I don't mind having my metadata looked at (ip address, phone numbers I call or call me, etc.) but have qualms about someone listening in on an intimate phone conversation.  Where do we draw the line.

My problem is not with the law as there are some in place to protect our privacy, it is with the oversight to insure laws are not broken.  As seen with Edward Snowden, the recent leaker of NSA programs, and others one person can take it upon themselves to violate them.  Or an administration(s) that have ulterior motive(s).  We have seen it in just about every administration from the use of the IRS to the bugging offices to undermine ones opponents or those suspected of having adverse positions.  I experienced that myself.

As a young Republican and a stanch supporter of Nixon, I became disillusioned after Watergate and after seeing many intolerant policies.  I opted out of the party to become an independent.  Within weeks, my high security clearance to become an FBI agent was revoked. I was followed for many weeks and although there is no proof, I heard many unexplained "clicks" on numerous phone calls.  My short form tax return was audited two years in a row.  You read it right, MY SHORT FORM!  My name even, as I am told, ended up on the infamous "hit list".  Now at the time I really didn't care as I had nothing to hide but it just ticked me off to no end.  It was a little scary though.  There is an old saying about absolute power corrupting absolutely.

In my mind, I was a nobody just starting out a career in radio and small potatoes. I mean, come on, what damage could I do?  In many ways, I feel complimented to have been on someone's radar that they were worried enough to think I had the power or means to be a factor in

Now we are faced with the same dilemma. I don't mind anyone keeping tabs on me or our movements (via your cell phone, Facebook, 4 square, etc.) but I am concerned about who or what uses it and for what purpose.  And to expect the government to monitor and control the programs is like the fox watching the henhouse isn't it?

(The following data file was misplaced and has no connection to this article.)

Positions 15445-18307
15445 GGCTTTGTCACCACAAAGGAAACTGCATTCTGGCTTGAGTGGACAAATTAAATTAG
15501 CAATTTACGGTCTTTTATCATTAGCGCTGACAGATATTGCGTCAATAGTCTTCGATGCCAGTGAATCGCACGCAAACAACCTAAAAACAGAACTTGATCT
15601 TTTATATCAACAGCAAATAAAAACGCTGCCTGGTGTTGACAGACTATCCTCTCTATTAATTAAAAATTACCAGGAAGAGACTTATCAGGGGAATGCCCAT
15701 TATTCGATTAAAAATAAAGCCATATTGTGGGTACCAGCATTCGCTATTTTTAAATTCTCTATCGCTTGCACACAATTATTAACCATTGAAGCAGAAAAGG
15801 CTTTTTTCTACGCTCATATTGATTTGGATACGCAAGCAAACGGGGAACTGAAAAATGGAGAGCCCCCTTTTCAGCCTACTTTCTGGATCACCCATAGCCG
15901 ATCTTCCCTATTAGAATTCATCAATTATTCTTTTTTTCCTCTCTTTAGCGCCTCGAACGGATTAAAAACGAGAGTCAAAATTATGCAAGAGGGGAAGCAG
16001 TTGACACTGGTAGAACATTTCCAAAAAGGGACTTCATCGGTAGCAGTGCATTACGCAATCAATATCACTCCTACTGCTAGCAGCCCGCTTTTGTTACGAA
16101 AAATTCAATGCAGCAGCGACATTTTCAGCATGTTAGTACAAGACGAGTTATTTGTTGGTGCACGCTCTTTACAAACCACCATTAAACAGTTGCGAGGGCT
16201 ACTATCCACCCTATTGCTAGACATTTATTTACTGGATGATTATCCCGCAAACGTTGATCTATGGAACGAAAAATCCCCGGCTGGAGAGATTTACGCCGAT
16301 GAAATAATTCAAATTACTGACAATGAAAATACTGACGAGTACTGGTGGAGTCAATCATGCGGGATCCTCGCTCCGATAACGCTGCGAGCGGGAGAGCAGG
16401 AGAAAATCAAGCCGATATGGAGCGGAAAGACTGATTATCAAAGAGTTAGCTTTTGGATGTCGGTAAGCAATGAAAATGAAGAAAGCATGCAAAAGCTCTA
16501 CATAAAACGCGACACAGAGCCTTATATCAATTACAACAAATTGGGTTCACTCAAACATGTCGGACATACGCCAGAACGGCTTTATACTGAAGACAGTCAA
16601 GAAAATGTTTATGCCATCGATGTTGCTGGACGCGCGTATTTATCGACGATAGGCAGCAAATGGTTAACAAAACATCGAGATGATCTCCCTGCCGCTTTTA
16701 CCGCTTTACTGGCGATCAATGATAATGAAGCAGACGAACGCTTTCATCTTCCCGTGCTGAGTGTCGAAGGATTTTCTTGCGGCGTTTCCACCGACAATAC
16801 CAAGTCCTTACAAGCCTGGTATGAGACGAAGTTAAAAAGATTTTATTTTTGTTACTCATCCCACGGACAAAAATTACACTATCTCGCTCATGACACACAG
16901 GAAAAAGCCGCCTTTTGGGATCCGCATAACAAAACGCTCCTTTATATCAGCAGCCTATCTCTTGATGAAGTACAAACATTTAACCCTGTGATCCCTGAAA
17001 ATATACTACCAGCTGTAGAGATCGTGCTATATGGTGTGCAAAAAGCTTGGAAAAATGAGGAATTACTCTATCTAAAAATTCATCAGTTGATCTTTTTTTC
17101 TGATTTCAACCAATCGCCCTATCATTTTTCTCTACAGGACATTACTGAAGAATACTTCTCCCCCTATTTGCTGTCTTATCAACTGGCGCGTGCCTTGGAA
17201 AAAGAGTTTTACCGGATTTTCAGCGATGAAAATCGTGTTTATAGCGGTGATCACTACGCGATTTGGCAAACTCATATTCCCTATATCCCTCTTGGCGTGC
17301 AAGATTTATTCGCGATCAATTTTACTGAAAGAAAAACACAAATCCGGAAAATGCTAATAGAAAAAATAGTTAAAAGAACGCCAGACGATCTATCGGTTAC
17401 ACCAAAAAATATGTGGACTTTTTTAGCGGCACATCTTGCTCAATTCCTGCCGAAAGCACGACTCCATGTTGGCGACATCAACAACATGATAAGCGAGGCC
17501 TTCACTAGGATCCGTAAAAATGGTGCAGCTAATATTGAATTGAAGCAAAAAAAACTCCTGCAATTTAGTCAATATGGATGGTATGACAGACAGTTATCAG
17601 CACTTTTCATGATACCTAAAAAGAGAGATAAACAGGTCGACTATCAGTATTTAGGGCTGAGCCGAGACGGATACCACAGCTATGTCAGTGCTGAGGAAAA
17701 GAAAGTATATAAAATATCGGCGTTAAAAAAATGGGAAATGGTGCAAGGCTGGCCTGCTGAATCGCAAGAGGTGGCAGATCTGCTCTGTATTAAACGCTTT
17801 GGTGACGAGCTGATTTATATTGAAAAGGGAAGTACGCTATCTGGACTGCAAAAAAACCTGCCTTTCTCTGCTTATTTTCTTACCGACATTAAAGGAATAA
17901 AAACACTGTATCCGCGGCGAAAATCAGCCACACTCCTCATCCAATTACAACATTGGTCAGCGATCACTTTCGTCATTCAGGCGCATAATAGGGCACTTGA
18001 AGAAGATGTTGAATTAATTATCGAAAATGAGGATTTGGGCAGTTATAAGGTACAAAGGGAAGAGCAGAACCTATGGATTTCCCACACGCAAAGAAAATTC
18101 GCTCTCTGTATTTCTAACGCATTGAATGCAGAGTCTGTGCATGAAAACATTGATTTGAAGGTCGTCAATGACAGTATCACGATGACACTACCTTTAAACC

Just a few thoughts.

Take care,


Monday, June 3, 2013

I felt compelled to write about this as it was a sobering event to say the least.  It was an example to me that someone does watch over us.  I thank the Good Lord.

Last week as I was driving to work I was surprised when I came up on a man walking along side the road.  Not exactly along the side, but on the white line and about 3 blocks from the store.  I did not see the guy until I was right up on him as he was wearing a dark grey shirt and black pants.  I swerved and missed him.  It was a scary moment and a close call.  It took several minutes for my heart to stop racing as I pulled into the parking lot at the store.

It was a few minutes later that I heard sirens a block away and saw the blue lights of emergency vehicles blocking traffic.  One of the customers informed me of a bad accident.  It turns out the guy I almost hit was later struck down about 10 minutes later as he tried to cross the street.  Wow!  I'm torn between feeling lucky and sorrow at the loss of life.

As I write, the news is showing a Cheerios commercial of biracial couple that is causing so much controversy.  For the life of me I can't understand why?  I thought we were seen the last vestiges of racism and had moved beyond that.  I guess we still have a way to go and I take my hat off to General Mills for taking a stand to let the ad remain.

Thoughts and prayers are with the victims of the tornadoes in Oklahoma hit not once but twice in the past couple of weeks.  I met and interviewed Tim Samaras, a the tornado chaser who lost his life in one of the storms, many years ago.  He was a true pioneer and we owe him a debt of gratitude as his research helped us understand the storms and how they form.  Through his dedication, hard work and inventiveness weather forecasters were able to increase the warning time from mere minutes to at least a half hour.  That doesn't sound like very much and on the face, it isn't.  But every minute counts and has saved countless lives.  Having grown up in an area where tornadoes were very common I remember the fear at feeling so helpless depending of friends and neighbors calling each other to get information. Thanks Mr. Samaras and R.I.P.

Until next time, take a moment and count your blessings!

Take care,